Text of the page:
Almost a full two years after it went before cameras, Syfy's second attempt to launch a Battlestar Galactica prequel series, Blood & Chrome, finally premiered in November as a series of ten-part webisodes via Machinima.com. The final two episodes went live last Friday, December 7 (you can watch the entire series here) and will be followed by a full-length airing on Syfy in February as well as a standalone DVD edition. And, barring a last-minute reprieve, that will probably be the last we ever hear of Blood & Chrome, as the network has already made it clear that the BSG franchise won't be returning to its airwaves anytime soon and its future as an online property seems dubious at best. Having followed along with the series (and as major BSG fans from back in the day), we've got mixed feeling about its likely demise. Here are three reasons why we'd like Blood & Chrome to continue and three reasons why we're glad it won't.
Don't get us wrong, we're very upset that this landmark science fiction drama is signing off with a two-hour finale this weekend. We've become remarkably attached to these characters, the fine acting, the carefully crafted plots and the brilliant special effects. However, there is an upside to all of it: the show gets to leave on its own terms. While we haven't seen the finale to know how it all turns out and if everything gets resolved, here's why we think it was a good thing that this show knew when to call it quits.
Here at TWOP, we love us some Battlestar Galactica. Yes, it's dark; yes, it's depressing; yes, it's a little convoluted, but it's still one of the greatest shows on our magic picture box every week. And while the joy of it is in the journey -- from Caprica to New Caprica to Earth -- the show still manages to plant little landmines along the roadway, and when they go off, they will frak you the frak up. Resident BSG megafan Angel put together a list of the show's greatest "BOMG" moments, the ones that made us pause our DVRs for a second to let our brains cool down. Check out the gallery here!
And absolutely nothing bad happened to these love birds ever again.
You can't say no to Cersei and Tyrion. No seriously... you can't say no to them.
It's election day! Has someone on Facebook asked if you've voted yet?
Hail to the Chief! Well, the Vice Chief at least. HBO's Veep kicks off this Sunday and we can't wait to see Julia Louis-Dreyfus ascend to the second highest office in the land, not just because this is Elaine Benes we're talking about, but also due to the fact that it's sadly still all too rare to see a female politician elected to televised office. As Veep's first season unspools, we fully expect Louis-Dreyfus's VP Selina Meyer to become one of our favorite TV politicians. In the meantime, here's are our current picks for the best political characters to hold elected office on TV. (That latter requirement is why you won't find our favorite Deputy Parks Director and current Pawnee city council candidate, Leslie Knope, on this list. If she beats Bobby Newport in the election, though, she'll instantly jump to the number one spot.)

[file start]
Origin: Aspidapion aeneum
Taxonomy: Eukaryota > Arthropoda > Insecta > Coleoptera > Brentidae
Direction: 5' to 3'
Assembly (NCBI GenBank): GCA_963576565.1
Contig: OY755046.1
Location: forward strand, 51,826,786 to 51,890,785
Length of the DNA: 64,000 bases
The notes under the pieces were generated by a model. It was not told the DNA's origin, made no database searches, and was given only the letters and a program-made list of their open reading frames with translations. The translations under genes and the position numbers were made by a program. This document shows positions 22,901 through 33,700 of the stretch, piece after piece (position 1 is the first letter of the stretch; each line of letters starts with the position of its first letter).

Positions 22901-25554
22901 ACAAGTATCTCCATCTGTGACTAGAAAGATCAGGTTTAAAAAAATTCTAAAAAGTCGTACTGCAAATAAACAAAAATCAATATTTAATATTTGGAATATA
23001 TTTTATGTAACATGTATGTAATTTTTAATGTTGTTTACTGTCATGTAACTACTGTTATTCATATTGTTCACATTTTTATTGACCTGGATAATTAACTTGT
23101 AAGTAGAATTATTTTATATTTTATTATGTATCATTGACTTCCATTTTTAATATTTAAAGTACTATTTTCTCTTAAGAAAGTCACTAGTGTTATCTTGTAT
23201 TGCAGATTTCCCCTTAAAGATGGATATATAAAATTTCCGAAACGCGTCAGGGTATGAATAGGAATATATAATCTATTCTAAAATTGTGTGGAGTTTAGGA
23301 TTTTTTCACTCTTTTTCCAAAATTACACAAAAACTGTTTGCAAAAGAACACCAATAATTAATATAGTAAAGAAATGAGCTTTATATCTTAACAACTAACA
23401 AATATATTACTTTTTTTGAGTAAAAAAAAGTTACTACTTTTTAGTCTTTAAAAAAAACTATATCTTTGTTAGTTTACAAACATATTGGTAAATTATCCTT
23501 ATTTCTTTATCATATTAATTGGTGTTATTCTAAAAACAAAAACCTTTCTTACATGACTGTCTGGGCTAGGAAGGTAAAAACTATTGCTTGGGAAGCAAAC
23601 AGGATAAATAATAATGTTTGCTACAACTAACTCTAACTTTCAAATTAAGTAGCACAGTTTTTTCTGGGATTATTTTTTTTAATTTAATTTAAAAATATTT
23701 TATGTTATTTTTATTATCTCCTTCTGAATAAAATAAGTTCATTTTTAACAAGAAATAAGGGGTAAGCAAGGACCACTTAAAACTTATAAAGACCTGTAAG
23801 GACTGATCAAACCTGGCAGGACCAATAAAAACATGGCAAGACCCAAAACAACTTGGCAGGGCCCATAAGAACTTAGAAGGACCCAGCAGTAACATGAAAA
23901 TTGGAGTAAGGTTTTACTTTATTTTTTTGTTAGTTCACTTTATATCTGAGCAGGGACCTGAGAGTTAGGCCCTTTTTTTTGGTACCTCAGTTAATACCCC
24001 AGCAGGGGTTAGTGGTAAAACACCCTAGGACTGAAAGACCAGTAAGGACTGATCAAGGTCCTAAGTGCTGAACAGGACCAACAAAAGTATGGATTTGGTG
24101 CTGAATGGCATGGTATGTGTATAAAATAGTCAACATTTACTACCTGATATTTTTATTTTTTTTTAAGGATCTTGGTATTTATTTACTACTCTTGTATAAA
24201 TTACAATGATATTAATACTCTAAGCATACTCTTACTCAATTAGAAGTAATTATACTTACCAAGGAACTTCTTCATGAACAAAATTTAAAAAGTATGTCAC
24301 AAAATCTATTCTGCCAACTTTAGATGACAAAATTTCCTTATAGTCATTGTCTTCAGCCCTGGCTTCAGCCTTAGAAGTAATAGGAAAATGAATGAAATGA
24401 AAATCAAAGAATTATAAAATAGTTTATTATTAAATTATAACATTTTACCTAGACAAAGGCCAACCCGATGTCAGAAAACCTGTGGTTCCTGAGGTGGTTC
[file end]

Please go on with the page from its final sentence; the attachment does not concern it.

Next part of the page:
Ever since Up All Night's pilot, my wife and I have wondered whether the writers have installed a camera in our place to gather material -- there's at least one moment every episode where the show captures something that happens in our life as perpetually tired parents of two young kids.
You know, we've been occasionally tuning in to the new late-night Cinemax series Forbidden Science -- for research purposes, of course -- and we gotta say, it's got a real Fringe vibe to it. On the show, 4Ever Innovations is a company engaged in a lot of cutting-edge science -- clones, memory implants, robotics -- all of which somehow guarantee that its users will be having sex with somebody during the course of an episode. (Think Massive Dynamic from Fringe, but with intentions as erotic as their name.) And it got us thinking... what if other popular shows were adapted for late-night Cinemax viewing? We've eroticized some of our favorites to see how they stack up.
Welcome to the news, post-Oscars. We know, we know -- your worldview has shifted. It's hard to see Hugh Jackman the same way anymore. Give it time. It will pass. We recommend you watch all three X-Men films in quick succession. Do not watch Swordfish. But before you do that, here is the news. And before you ask, no, the musical is not back. But The Witches of Eastwick is, and Battlestar Galactica might be, in a bad way.
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